Fostering a programmer
Sunday, January 15, 2012 9:21:26 PM
This Sunday morning (no church goers here I'm afraid) I decided to see if I could expose my daughter to the wonderful world of BASIC.
I certainly didn't want to force her so without saying anything I lifted down the TV on the living room floor, went upstairs and literally dusted off the C64, took it downstairs, hooked it up and tuned in the right channel.
Annika, recently awoken, immediately looked up from behind her coloring book and asked "What's that? What are you doing?". I said "This is my old computer that I had when I was your age. I'm going to try it out again.". She frowned and said "That's a computer? It looks more like a keyboard!" as she sat down next to me on the carpet.
[ It's at times like these you realize that you're from a different era than your kids... Like the first time Annika wanted to watch a movie at grandma's place. Grandma gave her a VHS cassette. Annika tried to pry it open but couldn't so she eventually turned to me asking "Dad, where's the disc?"
Or like on another visit to grandma when she asked me "Why is grandma's phone tied to the wall?" ]
For about an hour we played around with the old C64, starting with 1 PRINT "ANNIKA"; 2 GOTO 1, the infinite loop printing ANNIKA all over the screen, testing her math skills by using stuff like PRINT(7+5) and finally we sat down with the old game book and entered in "Death valley" together.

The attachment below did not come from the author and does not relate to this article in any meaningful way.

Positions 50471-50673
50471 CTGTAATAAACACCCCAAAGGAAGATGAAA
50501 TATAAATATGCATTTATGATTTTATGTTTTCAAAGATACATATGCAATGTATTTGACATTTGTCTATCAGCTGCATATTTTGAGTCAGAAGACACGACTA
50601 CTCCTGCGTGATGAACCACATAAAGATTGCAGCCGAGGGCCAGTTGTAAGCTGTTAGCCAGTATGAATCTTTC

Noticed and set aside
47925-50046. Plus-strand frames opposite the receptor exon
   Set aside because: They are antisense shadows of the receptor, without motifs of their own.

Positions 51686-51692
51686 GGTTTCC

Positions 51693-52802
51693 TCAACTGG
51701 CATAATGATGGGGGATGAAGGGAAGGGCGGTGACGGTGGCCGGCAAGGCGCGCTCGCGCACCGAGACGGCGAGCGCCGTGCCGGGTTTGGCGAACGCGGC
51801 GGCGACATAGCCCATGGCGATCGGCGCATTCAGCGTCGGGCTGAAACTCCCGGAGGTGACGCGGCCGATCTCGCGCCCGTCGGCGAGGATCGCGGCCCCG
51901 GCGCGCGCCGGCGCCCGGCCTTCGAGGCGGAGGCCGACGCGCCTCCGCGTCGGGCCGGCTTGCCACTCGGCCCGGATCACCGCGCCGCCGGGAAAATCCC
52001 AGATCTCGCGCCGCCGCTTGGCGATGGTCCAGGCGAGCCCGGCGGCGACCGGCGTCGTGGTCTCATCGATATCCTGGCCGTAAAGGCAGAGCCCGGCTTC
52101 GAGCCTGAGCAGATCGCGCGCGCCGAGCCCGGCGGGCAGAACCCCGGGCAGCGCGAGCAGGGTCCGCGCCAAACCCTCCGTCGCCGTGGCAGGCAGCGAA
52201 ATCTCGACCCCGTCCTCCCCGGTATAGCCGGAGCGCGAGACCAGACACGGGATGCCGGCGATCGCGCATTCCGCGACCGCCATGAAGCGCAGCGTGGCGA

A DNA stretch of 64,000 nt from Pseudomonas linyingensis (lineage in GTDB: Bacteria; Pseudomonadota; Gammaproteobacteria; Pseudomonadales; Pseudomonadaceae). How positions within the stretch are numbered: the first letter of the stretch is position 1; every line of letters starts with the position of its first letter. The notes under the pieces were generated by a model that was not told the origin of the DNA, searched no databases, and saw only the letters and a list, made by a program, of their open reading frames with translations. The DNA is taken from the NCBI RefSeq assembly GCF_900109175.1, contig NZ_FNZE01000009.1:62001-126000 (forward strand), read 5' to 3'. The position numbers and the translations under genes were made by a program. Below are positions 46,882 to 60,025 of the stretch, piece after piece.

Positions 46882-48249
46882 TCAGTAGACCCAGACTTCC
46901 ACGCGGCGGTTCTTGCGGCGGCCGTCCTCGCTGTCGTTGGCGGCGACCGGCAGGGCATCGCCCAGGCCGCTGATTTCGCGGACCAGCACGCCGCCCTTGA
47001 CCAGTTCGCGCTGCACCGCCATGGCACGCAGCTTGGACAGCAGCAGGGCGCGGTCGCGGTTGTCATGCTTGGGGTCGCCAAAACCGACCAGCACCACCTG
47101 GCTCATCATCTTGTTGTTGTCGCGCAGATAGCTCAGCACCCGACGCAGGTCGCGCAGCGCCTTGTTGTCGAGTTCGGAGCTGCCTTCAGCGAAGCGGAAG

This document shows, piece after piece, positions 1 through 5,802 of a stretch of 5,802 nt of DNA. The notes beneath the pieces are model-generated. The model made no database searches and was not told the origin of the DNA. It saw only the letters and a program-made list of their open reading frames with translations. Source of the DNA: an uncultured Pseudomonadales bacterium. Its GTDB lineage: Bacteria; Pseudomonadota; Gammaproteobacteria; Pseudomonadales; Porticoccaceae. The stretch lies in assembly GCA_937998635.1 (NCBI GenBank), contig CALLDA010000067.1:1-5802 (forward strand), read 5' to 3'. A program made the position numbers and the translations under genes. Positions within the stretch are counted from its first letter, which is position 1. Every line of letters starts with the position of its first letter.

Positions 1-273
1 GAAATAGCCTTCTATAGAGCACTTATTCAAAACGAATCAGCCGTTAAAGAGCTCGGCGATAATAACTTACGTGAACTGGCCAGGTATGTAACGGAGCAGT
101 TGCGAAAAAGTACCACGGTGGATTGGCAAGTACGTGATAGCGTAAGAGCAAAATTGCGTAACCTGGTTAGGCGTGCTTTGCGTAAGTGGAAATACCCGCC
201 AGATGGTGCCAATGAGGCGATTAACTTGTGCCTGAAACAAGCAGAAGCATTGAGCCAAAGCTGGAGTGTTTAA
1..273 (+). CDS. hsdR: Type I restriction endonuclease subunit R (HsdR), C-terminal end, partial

She played it a few times, going through the whole spectrum of emotions from "Boohoo it's too hard!", via proud smirk as she beat it the first time and all the way to "Sigh...is that all?" as she beat it the third time.
Was she bitten by the programming bug? No, I don't think so, but none the less I think it was a good experience and I'm not giving up that easily.
I think when I grew up, before the time of Internet there weren't as much digital entertainment readily available so I kept coming back to my book of BASIC games and eventually learned to make my own. Perhaps the fact that the difference between a commercial game and one you typed in yourself wasn't as great back then as it is now made it more inspiring to make your own games.
Why would kids of today be entertained for long by 50 line ASCII games when there's an abundance of polished and art directed games available for free? And why would they make their own games when whatever they come up with will look like crap when put next to any $1 game on the app store?
I still have hope though. I think a Raspberry PI with two motors hooked up provides some appeal no flash game can combat. I will persevere. Even if my kids end up as hairdressers or construction workers I will make sure they have at least been given a better than average chance to pursue a career in computer science.
Let me get back to you in 10 years when she's decided what university to attend!